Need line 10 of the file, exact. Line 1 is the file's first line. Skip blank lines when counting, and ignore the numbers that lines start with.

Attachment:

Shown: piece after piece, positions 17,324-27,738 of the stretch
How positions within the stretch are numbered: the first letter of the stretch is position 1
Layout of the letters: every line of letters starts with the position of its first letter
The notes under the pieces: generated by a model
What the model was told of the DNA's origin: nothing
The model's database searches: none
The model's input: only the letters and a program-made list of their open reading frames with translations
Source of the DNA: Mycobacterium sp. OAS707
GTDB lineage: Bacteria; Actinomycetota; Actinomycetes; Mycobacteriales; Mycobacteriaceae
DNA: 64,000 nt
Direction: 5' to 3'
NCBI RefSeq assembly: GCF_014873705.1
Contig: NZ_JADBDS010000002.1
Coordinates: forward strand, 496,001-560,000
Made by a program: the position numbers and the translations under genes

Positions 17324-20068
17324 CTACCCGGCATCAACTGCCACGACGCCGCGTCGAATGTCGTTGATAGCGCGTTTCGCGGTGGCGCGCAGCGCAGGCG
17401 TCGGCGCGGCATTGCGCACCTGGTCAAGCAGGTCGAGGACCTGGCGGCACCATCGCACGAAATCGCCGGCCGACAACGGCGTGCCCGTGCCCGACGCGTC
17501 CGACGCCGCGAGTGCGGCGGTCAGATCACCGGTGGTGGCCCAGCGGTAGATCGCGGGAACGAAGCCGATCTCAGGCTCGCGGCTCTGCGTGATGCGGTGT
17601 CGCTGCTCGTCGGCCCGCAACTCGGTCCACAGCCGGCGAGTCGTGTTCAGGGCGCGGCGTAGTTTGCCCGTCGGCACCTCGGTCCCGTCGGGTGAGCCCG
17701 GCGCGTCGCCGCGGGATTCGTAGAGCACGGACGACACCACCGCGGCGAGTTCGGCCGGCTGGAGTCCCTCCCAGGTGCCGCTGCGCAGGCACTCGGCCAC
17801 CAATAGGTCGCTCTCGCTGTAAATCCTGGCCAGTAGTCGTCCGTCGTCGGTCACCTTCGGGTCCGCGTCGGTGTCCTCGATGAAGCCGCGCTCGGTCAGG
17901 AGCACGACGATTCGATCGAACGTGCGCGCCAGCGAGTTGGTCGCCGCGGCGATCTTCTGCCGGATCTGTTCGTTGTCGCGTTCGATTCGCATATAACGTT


DNA: 64,000 nt